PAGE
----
-Matt R. Metzler

Book Review: Amy Bender, “The Particular Sadness of Lemon Cake”

On the eve of her ninth birthday, unassuming Rose Edelstein bites into her mother’s homemade lemon-chocolate cake and discovers she has a magical gift: she can taste her mother’s emotions in the slice. To her horror, she finds that her cheerful mother tastes of despair. Soon, she’s privy to the secret knowledge that most families keep hidden: her father’s detachment, her mother’s transgression, her brother’s increasing retreat from the world. But there are some family secrets that even cursed taste buds can’t discern. – Official book summary

The Particular Sadness of Lemon Cake is like a sustained dream – at times normal-feeling, then a little odd, then very unsettling, intriguing. And also like a dream, Lemon Cake ends with some of the most intriguing questions raised by Aimee Bender ultimately unanswered; the reader sees a little light, a few, small things become a bit clearer, and then the dream is over, and the reader is lifted out of it, left with a fascination for the dream world and, most of all, the emotional residue.

I think that’s my favorite aspect of this book – the emotional effects that Bender’s writing produced. Much like Rose discovers that she can use the medium of taste to feel emotions in a strange, unresolved way, Bender’s language and imagery accomplished this same transaction through the medium of words. I think my favorite moment of the novel was Rose’s discovery of her brother Joseph, sitting in his apartment, quiet, alone, in the midst of a literal disappearing act – the leg of a chair strangely substituted for his own leg. I felt something funny in my stomach that must have been akin to what Rose felt, seeing a chair leg sitting inside of her brother’s shoe – uneasiness, fear, confusion, a sense of something very wrong unfolding, but more than anything else, pure captivation.

The novel also serves as a sort of coming-of-age story, following Rose from the day she first discovers her ability throughout the remainder of her education, and into her post-academic life. These parts of the story are remarkably human, in the context of the oddities that Bender litters throughout the text: Rose struggles to understand why her parents’ marriage is disintegrating, she navigates her way through friendships that begin to fail as high school comes to an end, she tries to manage a long-standing crush on her brother’s best friend but ends up fooling around with a jock who means nothing to her instead. And Bender also gives the reader a sense of family history, which gives even greater depth to the world of the novel.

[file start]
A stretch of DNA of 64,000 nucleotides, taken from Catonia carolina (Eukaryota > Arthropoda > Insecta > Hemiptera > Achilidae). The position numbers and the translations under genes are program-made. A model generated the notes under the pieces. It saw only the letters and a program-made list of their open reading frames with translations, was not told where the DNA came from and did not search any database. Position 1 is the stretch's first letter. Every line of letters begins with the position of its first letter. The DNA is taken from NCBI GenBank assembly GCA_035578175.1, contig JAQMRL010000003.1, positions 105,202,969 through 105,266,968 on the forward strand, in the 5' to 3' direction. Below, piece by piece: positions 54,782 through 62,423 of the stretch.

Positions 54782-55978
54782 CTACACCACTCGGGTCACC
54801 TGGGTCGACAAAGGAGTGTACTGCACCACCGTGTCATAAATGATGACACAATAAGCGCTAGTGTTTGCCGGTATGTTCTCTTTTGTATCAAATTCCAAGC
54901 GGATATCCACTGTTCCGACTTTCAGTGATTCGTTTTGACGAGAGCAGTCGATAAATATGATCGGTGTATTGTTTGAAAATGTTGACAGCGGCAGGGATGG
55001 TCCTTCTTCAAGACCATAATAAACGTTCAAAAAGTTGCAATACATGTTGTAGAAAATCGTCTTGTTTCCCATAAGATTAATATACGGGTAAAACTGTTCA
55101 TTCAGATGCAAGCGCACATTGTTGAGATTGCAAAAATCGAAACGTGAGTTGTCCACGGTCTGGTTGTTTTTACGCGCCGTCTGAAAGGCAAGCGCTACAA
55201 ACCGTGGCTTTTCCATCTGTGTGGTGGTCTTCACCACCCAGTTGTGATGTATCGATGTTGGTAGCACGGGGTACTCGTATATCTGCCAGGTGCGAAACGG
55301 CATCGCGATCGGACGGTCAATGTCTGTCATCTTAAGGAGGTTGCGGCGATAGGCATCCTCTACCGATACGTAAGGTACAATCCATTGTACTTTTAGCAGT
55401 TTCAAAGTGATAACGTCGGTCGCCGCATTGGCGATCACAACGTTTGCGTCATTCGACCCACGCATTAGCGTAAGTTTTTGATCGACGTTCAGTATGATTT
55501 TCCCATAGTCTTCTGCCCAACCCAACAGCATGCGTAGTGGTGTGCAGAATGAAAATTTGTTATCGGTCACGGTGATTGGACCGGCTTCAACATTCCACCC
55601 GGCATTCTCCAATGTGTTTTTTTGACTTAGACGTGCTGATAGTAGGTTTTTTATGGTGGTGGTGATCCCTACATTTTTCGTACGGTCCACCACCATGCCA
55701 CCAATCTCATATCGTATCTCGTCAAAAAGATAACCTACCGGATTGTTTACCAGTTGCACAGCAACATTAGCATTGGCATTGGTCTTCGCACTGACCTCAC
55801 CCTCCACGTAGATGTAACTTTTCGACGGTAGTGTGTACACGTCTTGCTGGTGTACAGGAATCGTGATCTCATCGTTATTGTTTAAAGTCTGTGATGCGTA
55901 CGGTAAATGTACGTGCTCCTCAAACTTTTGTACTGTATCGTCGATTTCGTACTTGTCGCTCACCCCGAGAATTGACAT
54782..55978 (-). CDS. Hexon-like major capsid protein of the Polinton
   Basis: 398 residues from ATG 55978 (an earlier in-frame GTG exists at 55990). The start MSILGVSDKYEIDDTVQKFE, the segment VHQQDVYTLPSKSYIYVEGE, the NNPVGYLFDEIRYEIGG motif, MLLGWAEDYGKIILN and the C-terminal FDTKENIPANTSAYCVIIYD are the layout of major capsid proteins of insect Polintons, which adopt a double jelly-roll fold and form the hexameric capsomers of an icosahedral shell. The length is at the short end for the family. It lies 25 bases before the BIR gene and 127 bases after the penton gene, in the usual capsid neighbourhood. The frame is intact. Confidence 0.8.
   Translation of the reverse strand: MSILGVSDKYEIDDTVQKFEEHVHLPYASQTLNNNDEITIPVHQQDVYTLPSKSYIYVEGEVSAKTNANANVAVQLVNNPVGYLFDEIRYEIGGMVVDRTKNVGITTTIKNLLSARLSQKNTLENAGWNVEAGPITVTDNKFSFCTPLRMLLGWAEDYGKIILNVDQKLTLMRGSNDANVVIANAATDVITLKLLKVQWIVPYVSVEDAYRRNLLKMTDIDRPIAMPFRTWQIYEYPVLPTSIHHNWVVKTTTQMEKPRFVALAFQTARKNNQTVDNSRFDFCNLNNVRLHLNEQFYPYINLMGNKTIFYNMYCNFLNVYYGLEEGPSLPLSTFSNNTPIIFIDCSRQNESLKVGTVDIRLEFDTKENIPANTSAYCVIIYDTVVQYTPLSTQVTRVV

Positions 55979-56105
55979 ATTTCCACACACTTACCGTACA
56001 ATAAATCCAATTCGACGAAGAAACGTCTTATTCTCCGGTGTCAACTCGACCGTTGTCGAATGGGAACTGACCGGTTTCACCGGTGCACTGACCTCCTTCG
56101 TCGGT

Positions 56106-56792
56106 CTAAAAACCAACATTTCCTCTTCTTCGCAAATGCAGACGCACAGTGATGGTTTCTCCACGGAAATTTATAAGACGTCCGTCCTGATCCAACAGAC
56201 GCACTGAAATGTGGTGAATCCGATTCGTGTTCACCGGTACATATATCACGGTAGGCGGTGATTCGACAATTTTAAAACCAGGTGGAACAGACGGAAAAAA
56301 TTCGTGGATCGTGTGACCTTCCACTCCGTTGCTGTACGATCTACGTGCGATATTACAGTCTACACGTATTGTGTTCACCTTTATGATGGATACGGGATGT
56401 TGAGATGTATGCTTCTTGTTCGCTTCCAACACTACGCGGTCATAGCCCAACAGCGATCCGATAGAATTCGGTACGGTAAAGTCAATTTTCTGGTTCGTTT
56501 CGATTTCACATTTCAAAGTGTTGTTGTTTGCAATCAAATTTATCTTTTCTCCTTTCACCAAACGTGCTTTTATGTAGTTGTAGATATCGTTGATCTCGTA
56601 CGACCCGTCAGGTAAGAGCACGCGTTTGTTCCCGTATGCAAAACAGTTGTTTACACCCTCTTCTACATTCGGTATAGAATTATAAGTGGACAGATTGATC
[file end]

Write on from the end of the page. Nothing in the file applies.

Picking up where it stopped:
Lemon Cake is a great piece of magical realism, as is the collection of Bender’s short stories which I’ve also read, Willful Creatures. It’s certainly not for everyone, and Bender’s refusal to answer what are perhaps the most captivating questions she raises – the questions of magical realism – will leave some readers frustrated and unsatisfied. But if you feel like taking a trip into a bizarre story world for a little while, and if you can accept from the outset that, like a dream, the pieces aren’t always going to fit together or be properly explained to you, then I definitely recommend The Particular Sadness of Lemon Cake.

Rating: 3.5/5

-Matt R. Metzler

You can buy a used copy of this book on the Marketplace for less than $5.

Also recommended: Willful Creatures by Aimee Bender, Like Water for Chocolate by Laura Esquivel

Album Review: Transit, “Young New England”

Transit, “Young New England”
Released by Rise Records on April 2, 2013
Produced by Ted Hutt and Gary Cioffi; mixed by Gary Cioffi

Rating: 5/10

Young New England is a record about who we are and where we are from.” Transit presents this quote to their listeners at the end of the video for “Weathered Souls”, released a week before the album, and in the record’s liner notes, as well. If we are to take this as the band’s mission statement for this collection of thirteen tracks, it would be all but impossible to say that they didn’t meet their goal. After all, if these songs define Transit for the band members themselves, who are we to argue? But this only raises another question. Does Young New England define Transit for the fans, too? Does Young New England do an adequate job of capturing and developing the elements of Transit that fans fell in love with?

“Nothing Lasts Forever” kicks off the album with the crackling of old vinyl as Joe Boynton enters with his first lines. Almost immediately, it becomes apparent that Boynton’s vocal delivery has taken on a new quality of some sort; after a number of listens, I think I’d describe this quality as “looseness.” Compare how tightly Boynton spits out the chorus of “Long Lost Friends” (from Listen & Forgive) to how the words of “Nothing Last Forever” seem to simply roll off of his tongue without much of a push. Young New England is a “loose” album, from start to finish, and this is evident primarily in Boynton’s work as a vocalist and lyricist.